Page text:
Debriefing after critical incidents in rural and remote healthcare settings – a remote clinician perspective


name here
John Floridis1
BMBS(Hons) BPharm FACRRM FRACGP FARGP MTrauma(Hons) DCH GCCE JCCA, Rural Generalist, GP-Anaesthetist and Advanced Emergency Medicine Trainee, Gove Hospital; and Senior Lecturer, Flinders University *


1 Emergency Department, Gove District Hospital, Matthew Flinders Way, Nhulunbuy, NT 0880, Australia; and College of Medicine and Public Health, Flinders University, Bedford Park, SA 5042, Australia

ACCEPTED: 21 November 2022

early abstract:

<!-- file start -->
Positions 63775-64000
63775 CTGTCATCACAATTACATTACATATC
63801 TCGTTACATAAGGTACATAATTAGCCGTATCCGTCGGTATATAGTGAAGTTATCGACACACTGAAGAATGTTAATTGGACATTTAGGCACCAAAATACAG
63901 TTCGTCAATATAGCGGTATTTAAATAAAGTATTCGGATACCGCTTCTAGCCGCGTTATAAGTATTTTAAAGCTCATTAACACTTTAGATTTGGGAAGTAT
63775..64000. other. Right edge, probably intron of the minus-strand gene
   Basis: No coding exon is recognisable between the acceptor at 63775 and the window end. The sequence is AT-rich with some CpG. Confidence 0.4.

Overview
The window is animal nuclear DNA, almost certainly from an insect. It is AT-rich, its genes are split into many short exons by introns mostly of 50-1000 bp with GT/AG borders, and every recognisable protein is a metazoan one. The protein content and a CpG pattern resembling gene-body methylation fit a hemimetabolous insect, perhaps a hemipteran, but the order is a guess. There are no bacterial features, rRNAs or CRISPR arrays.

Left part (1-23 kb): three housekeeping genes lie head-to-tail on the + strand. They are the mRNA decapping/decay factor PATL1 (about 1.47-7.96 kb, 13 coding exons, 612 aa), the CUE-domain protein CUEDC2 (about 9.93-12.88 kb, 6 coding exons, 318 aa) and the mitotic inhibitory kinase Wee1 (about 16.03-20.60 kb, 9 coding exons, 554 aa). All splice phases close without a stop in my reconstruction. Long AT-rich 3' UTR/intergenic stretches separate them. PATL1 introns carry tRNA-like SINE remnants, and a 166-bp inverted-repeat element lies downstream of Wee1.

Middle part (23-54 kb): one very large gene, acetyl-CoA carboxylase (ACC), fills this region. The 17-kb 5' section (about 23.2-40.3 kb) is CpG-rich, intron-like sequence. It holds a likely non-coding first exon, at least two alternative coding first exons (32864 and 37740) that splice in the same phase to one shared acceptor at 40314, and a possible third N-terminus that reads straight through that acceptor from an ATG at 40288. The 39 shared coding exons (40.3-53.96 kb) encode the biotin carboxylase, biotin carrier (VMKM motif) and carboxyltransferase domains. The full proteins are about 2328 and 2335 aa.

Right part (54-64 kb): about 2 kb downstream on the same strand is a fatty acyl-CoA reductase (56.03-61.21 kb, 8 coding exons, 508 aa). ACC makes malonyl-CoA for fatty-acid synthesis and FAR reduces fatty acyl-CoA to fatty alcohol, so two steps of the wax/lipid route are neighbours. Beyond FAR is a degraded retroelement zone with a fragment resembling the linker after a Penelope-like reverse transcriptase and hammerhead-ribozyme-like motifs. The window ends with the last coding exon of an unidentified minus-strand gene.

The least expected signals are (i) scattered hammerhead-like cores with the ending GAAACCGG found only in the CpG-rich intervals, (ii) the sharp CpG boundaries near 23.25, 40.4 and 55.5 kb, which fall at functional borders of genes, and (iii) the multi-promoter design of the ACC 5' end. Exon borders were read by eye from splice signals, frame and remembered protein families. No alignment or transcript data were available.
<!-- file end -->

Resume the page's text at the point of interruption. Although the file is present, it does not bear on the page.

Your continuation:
Debriefing following a critical incident allows teams to reflect on the experience and work together to improve future performance. Hot, warm and cold debriefs occur at various stages following the incident – each with its own structure and objectives. Effective debriefing requires training and practice, with a variety of tools available for this purpose. Healthcare professionals working in rural and remote areas face a variety of unique barriers that may make debriefing challenging not encountered by colleagues in urban settings. A case example illustrates the complexities of a critical incident in a remote service. Evidence-based strategies are outlined to support team members in rural and remote areas to debrief effectively, including the use of technology, formal teaching in university curriculums and regular practice via simulation.